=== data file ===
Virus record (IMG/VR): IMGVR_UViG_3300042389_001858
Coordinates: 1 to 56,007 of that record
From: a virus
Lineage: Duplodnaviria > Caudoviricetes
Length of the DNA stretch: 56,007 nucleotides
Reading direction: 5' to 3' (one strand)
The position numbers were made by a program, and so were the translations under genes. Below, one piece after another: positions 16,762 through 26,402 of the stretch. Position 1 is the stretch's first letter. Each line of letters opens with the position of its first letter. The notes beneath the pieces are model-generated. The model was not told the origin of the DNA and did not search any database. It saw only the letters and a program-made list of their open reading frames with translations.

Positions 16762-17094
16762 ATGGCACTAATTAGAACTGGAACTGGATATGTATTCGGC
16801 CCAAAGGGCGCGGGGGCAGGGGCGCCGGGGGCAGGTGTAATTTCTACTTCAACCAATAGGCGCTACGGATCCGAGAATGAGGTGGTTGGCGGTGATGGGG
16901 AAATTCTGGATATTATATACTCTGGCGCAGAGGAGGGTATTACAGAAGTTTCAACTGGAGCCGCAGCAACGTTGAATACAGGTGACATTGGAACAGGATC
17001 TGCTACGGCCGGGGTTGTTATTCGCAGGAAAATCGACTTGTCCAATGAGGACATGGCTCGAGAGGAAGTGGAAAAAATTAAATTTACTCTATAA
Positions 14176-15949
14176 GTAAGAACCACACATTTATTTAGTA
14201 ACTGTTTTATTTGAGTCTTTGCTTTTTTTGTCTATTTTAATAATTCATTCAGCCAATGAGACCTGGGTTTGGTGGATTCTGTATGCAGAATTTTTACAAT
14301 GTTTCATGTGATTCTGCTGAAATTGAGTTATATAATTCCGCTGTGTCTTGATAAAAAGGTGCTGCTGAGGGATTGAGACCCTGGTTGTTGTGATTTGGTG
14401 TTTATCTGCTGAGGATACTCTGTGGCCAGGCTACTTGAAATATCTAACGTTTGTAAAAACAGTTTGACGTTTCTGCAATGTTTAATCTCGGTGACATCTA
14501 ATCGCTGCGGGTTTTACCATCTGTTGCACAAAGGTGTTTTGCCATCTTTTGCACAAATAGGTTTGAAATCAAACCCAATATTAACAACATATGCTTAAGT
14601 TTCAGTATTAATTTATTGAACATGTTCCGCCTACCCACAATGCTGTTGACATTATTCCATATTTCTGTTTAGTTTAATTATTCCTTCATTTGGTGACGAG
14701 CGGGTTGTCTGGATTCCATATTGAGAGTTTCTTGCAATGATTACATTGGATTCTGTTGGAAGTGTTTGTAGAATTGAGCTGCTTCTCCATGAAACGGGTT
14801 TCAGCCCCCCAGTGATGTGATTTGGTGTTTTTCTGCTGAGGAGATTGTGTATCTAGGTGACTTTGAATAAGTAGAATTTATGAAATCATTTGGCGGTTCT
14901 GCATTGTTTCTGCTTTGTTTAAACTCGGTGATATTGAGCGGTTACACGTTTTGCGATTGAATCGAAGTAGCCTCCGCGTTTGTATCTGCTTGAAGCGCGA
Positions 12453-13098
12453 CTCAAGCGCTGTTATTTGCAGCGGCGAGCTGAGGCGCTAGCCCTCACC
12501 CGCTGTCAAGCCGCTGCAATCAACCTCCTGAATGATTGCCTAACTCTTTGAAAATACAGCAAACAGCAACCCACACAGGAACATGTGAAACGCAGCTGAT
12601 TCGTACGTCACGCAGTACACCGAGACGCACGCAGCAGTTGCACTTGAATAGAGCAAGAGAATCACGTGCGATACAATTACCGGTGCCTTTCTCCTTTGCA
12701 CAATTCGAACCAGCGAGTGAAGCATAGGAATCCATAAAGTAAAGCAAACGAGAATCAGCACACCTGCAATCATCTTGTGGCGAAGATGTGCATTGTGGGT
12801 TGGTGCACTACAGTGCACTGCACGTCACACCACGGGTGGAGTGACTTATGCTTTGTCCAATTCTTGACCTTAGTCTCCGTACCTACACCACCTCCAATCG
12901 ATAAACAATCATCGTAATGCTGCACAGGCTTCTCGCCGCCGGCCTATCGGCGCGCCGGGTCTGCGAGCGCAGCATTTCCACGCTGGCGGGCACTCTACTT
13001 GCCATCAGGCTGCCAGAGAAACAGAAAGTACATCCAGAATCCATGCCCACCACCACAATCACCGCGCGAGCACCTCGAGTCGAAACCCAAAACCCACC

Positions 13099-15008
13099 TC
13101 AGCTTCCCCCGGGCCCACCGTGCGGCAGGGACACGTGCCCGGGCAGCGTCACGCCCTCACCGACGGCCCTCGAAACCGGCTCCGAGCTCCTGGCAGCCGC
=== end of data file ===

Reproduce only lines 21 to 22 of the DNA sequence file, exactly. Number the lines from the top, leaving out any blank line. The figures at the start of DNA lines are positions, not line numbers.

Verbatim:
14801 TCAGCCCCCCAGTGATGTGATTTGGTGTTTTTCTGCTGAGGAGATTGTGTATCTAGGTGACTTTGAATAAGTAGAATTTATGAAATCATTTGGCGGTTCT
14901 GCATTGTTTCTGCTTTGTTTAAACTCGGTGATATTGAGCGGTTACACGTTTTGCGATTGAATCGAAGTAGCCTCCGCGTTTGTATCTGCTTGAAGCGCGA